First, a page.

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Manchester City line up Robin van Persie to replace Carlos Tevez

Robin van Persie is prominently in Roberto Mancini's thoughts as Manchester City plan for life without Carlos Tevez and reluctantly prepare to take a huge financial hit on the Argentinian.

The potential availability of the Arsenal captain, who is in the last two years of his contract and showing no desire to negotiate new terms, has been discussed at Eastlands, with the Dutchman already under consideration even before the controversy that has left Tevez a pariah at the club.

Mancini believes City will be fortunate to get £20m in the January transfer window for a player they valued at more than twice that amount in the summer. The club's owners in Abu Dhabi are clinging to the belief they can still get close to their original asking price but, in Manchester, they think that unlikely in the extreme given that those sums of money, with a £250,000-a-week salary also to be taken into account, put off potential buyers in the last window. One senior figure has acknowledged Tevez's value "is on the floor". Likewise, the player's camp are confident a £20m bid will persuade City to sell and that it could be even less.

After that, City's information is that Van Persie, 28, can be prised from Arsenal on an increasingly well-trodden route that has seen Emmanuel Adebayor, Kolo Touré, Gaël Clichy and Samir Nasri make the same journey in recent years.

As Tevez began his two-week suspension, Mancini summoned his players to a team meeting before Thursday's training session to make it clear he would not tolerate any more of the kind of indiscipline that has fractured his relationship with the former captain.

There continues to be no sense of contrition from Tevez, despite the perhaps over-optimistic view from Abu Dhabi that there could be an apology and a reconciliation, and the club have begun the process of interviewing the players who were alongside Tevez on the bench at Bayern Munich's Allianz Arena on Tuesday, when he apparently refused to play. Mancini's coaches have already sustained his complaints but the Tevez camp hope the players in question – Aleksandar Kolarov, James Milner, Pablo Zabaleta and Joleon Lescott – will be reluctant to give evidence against him. Tevez's understanding is that the players, unwilling to go against one of their own, will cite the noise inside the stadium as why they cannot be clear what happened.

Mancini's preference is that the club, investigating a possible case of gross misconduct, do not terminate Tevez's contract, primarily because of the distraction a long, drawn-out affair, possibly heading to the courts, could cause. However, it is a reflection of how he has come to regard Tevez that his thinking is, in part, influenced by something more personal. Mancini, quite simply, does not want Tevez to become available on a free transfer because it would make it easier for the player to secure the big-club move he craves.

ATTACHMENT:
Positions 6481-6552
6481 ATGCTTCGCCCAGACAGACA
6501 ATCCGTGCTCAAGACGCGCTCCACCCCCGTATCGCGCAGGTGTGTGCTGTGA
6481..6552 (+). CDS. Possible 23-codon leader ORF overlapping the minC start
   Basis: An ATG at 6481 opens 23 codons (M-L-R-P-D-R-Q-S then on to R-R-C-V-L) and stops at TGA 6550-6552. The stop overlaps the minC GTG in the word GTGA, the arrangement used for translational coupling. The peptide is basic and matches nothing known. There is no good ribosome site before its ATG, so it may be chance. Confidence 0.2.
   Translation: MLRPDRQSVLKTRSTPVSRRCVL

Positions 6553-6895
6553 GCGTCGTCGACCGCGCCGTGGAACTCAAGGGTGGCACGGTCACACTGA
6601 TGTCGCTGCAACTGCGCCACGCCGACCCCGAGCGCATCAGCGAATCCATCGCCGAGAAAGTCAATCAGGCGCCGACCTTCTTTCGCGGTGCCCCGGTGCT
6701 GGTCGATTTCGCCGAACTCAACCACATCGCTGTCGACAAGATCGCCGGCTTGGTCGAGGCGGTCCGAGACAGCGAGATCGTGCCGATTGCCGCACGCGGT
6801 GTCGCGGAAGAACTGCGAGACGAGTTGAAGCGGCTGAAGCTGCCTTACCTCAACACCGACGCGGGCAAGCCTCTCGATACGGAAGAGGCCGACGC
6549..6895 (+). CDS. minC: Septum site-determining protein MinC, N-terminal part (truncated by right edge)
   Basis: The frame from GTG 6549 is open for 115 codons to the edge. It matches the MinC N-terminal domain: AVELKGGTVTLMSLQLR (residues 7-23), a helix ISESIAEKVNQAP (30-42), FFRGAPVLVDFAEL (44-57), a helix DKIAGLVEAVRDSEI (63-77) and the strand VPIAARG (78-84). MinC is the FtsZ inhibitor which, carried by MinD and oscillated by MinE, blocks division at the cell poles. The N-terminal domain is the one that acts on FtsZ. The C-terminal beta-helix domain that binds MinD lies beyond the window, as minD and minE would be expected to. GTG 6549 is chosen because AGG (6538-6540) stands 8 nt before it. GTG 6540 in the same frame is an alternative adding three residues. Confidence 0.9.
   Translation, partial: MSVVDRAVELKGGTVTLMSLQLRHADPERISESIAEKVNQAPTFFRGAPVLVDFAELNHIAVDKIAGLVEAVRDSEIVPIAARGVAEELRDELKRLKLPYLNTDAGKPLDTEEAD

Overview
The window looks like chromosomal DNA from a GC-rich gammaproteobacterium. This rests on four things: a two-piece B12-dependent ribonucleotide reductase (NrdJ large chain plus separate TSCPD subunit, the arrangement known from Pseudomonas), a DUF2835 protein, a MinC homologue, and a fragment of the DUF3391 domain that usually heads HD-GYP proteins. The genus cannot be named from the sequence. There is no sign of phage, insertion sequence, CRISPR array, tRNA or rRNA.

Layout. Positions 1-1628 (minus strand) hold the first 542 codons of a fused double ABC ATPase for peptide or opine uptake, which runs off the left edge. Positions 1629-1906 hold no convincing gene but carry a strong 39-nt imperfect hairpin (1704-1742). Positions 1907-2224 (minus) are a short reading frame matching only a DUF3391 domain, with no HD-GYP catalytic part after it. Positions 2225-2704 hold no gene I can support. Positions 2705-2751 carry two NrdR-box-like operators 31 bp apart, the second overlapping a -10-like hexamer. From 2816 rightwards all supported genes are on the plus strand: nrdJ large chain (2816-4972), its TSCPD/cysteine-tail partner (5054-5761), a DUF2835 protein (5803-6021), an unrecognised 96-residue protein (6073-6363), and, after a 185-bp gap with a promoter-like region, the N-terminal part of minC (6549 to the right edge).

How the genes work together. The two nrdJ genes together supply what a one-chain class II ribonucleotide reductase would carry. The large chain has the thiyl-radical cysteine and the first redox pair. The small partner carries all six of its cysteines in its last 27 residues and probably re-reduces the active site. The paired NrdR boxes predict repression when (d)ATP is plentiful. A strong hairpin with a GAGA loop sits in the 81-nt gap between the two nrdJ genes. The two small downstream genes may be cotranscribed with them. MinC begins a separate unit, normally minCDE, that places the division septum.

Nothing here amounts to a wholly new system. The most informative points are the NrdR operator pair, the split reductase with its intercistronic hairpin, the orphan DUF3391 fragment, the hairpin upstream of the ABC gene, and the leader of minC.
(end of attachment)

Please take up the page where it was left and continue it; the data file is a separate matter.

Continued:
The manager would rather Tevez be isolated, training with the youth-team or on a one-on-one basis with a fitness coach, and then sold in January, albeit for a cut-price fee. For City, however, it is not straightforward. Uppermost in their thoughts is that ostracising the player could give him grounds to claim constructive dismissal.

City also have to be mindful that player contracts have been altered in the last few years to protect Professional Footballers' Association members, and the union would almost certainly appeal on Tevez's behalf if he were sacked. The club intend to fine Tevez two weeks' wages, around £500,000, but if they want to increase that amount they have to put it to the PFA for approval. The maximum is a six-week fine and with Tevez denying any wrongdoing and sticking to his story that it was "a misunderstanding", the PFA will be obliged to defend him even though their own chairman, Clarke Carlisle, has described what happened in Munich as "inexcusable".

The case is now out of Mancini's hands and assigned to the club's legal and HR departments, with the manager under instruction not to comment at Friday's press conference. A decision will come next week.

In the meantime there are threatening to be ramifications for Tevez with the Argentina national team. Tevez was left out of the last squad, with the coach Alejandro Sabella's explanation corroborating Mancini's account that the player is out of shape. Sabella spoke of someone who was "not fully fit … not training well at the moment and (had) put on a bit of weight", and will almost certainly exclude him for their forthcoming games.

Powered by Guardian.co.ukThis article was written by Daniel Taylor, for The Guardian on Thursday 29th September 2011 23.18 Europe/London

guardian.co.uk © Guardian News and Media Limited 2010


image: © Ronnie Macdonald

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